MELBOURNE, Australia -- Picture the scene: Roger Federer had just lost the fourth set of the Australian Open final to Marin Cilic and he was moping around, frustrated by his play. Federer had been up a break in that set, but in what seemed like a split second, he became unraveled.
Federer's serve had no bite and his legs looked weary. And as he left the court for a bathroom break, it appeared he was in real trouble.
Then in the opening game of the deciding set, Federer faced two break points. From bad to worse, right?
Not quite. The next 30 minutes were a whirlwind as Cilic blinked and Federer again started playing like the favorite. A few games later, Federer stood at the winner's podium, celebrating with his latest trophy as tears streamed down his face.
The final score was 6-2, 6-7 (5), 6-3, 3-6, 6-1. The win gave Federer his sixth title in Australia and 20th Grand Slam overall. Hard to believe, but he's now won three of the past five majors.
So how did he do it?
"The problem in the fourth set was that my mind was all over the place," Federer told Australia's Seven Network. "I was so close and I was telling myself, 'Don't mess it up,' and then that's exactly what I did. I got a bit lucky at the beginning of the fifth set. I personally don't think I would have come back if he'd broken me first."
But the truth is Federer has played as well as anyone during crunch time. He has now won 20 of his 30 matches that have gone five sets, including five of his past six.
In the final set Sunday, Federer played brilliantly, which was somewhat surprising given how badly he looked in the fourth. He made just five unforced errors, compared to 35 across the previous four sets. Cilic, who looked sharp at that point, committed 16 unforced errors in the final frame.
On the sideline in the waning moments, Federer's coaching team of Ivan Ljubicic and Severin Luthi seemed calm, although Luthi later said he was concerned.
"There are phases where you are worried, where you are like, 'OK, it's not going our way, but you still need to believe,'" Luthi told ESPN.com.
"You also don't want to let your head hang down, and I believe even on the outside, it's important you're still there and you still believe. I was just hoping he would go through that difficult patch and then in one or two shots, he can again make the difference."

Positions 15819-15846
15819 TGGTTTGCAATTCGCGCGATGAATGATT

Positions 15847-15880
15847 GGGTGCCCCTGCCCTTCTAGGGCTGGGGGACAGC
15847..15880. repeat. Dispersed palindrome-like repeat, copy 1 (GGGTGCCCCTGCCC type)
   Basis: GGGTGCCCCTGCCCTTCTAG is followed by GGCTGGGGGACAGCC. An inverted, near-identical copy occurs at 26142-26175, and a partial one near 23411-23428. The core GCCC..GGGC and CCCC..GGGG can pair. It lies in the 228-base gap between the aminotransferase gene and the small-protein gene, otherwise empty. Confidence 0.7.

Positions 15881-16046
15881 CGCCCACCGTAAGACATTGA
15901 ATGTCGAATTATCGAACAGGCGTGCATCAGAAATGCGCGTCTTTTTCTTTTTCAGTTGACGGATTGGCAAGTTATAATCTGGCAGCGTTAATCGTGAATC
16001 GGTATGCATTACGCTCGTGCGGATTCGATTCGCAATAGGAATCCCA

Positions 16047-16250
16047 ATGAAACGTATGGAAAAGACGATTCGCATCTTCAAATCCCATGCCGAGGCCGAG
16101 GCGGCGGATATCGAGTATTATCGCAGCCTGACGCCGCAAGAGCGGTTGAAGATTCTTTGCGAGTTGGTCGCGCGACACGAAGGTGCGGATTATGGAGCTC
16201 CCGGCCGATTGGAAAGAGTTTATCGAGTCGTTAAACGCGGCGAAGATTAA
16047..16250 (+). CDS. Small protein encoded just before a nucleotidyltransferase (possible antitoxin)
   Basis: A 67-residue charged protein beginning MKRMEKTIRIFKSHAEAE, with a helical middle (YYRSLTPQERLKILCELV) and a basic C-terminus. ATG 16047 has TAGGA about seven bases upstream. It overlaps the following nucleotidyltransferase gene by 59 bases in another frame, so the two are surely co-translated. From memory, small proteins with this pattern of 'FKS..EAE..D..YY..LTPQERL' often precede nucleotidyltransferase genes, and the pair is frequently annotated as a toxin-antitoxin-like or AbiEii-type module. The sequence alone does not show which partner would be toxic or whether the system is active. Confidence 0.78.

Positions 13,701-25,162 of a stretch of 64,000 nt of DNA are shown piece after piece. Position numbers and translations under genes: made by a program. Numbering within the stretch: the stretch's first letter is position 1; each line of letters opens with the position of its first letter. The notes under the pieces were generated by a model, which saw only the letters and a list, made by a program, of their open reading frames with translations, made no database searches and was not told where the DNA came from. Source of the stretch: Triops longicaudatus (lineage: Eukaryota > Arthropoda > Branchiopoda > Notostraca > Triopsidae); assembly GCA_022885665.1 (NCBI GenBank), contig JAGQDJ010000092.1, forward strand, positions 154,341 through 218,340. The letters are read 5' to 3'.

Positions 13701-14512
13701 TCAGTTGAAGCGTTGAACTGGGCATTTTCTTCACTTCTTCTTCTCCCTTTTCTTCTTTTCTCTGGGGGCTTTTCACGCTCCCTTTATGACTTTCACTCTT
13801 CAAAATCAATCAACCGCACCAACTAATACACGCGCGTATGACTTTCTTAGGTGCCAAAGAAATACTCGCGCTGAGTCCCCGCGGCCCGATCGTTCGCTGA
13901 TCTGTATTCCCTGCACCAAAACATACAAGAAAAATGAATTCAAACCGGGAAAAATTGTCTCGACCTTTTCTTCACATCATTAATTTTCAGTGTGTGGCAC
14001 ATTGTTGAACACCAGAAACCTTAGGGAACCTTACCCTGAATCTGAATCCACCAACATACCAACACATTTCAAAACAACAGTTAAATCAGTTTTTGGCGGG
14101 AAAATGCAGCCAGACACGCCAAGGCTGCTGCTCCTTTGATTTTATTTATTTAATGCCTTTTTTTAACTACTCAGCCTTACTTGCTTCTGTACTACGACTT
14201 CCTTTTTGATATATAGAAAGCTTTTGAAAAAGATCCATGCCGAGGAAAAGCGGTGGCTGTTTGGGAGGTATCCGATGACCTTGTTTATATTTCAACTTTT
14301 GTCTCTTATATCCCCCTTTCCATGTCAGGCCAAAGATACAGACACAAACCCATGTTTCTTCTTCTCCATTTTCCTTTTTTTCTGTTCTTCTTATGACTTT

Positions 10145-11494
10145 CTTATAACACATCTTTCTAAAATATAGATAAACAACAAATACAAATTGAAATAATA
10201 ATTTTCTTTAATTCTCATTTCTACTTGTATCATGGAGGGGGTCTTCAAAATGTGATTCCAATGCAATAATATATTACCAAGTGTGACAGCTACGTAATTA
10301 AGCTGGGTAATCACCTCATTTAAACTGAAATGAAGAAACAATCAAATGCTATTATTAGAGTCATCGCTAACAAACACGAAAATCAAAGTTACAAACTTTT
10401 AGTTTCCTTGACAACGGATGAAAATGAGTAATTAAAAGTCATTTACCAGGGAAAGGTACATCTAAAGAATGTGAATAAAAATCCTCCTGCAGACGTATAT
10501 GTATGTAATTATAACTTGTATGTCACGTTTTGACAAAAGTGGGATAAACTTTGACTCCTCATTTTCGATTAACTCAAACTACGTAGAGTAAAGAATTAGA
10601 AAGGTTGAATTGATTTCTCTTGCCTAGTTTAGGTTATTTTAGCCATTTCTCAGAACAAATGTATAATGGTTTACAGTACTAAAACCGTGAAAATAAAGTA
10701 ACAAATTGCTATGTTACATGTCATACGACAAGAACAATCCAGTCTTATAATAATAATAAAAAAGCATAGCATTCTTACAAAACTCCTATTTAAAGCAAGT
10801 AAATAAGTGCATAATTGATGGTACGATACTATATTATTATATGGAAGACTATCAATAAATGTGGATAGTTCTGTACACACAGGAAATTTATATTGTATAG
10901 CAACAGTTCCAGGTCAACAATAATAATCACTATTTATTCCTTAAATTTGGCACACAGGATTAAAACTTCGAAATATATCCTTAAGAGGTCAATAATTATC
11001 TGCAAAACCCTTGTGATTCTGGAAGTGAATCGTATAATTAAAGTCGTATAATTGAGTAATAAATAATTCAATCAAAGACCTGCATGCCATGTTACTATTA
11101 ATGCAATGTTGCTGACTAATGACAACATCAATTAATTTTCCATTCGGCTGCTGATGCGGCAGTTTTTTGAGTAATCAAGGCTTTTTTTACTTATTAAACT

Luthi said the confidence Federer had built up over the previous 12 months was key to the turnaround in the final set.
"Last year it was amazing what Roger did, and I think he benefited a little bit from the fact that he told himself he didn't have anything to lose," Luthi said. "He played maybe a little bit more freely than maybe usual, and since then, he's just playing great.
"Sometimes you don't know why the match is going on your side, but for sure it's a lot about confidence. He also has a lot of experience to win matches like that, but you cannot drop 1 or 2 percent because otherwise it's gone."
Federer said his victory in 2018 was similar to his 2006 win here, when he cruised through the first six rounds and was the heavy favorite in the final against Marcos Baghdatis. On that occasion, Federer dropped the first set and was nervous. He eventually pulled through in four, afterward saying he was just relieved to come out of the match with a win.
Federer breaks down during trophy ceremony
An emotional Roger Federer thanks the fans after winning the Australian Open.
Federer conceded that he was just as nervous Sunday. He hadn't slept well since his abbreviated semifinal win Friday night and knew so much was on the line. "You can't explain it sometimes," Federer said. "It is just a feeling you get."
But in the biggest moments, as Luthi explained, Federer got back to the basics.
"I think he also doesn't always know how he does it," Luthi said. "There's no miracle or recipe to say that's exactly what he has to do. Just try to stay calm and focused and make things maybe more simple. There are no recipes for situations like that. But he proved it so many times, so it's not luck; sometimes you need a moment to go your way."
Luck? Hardly. Let's just call it the gift of a champion. A 20-time Grand Slam champion.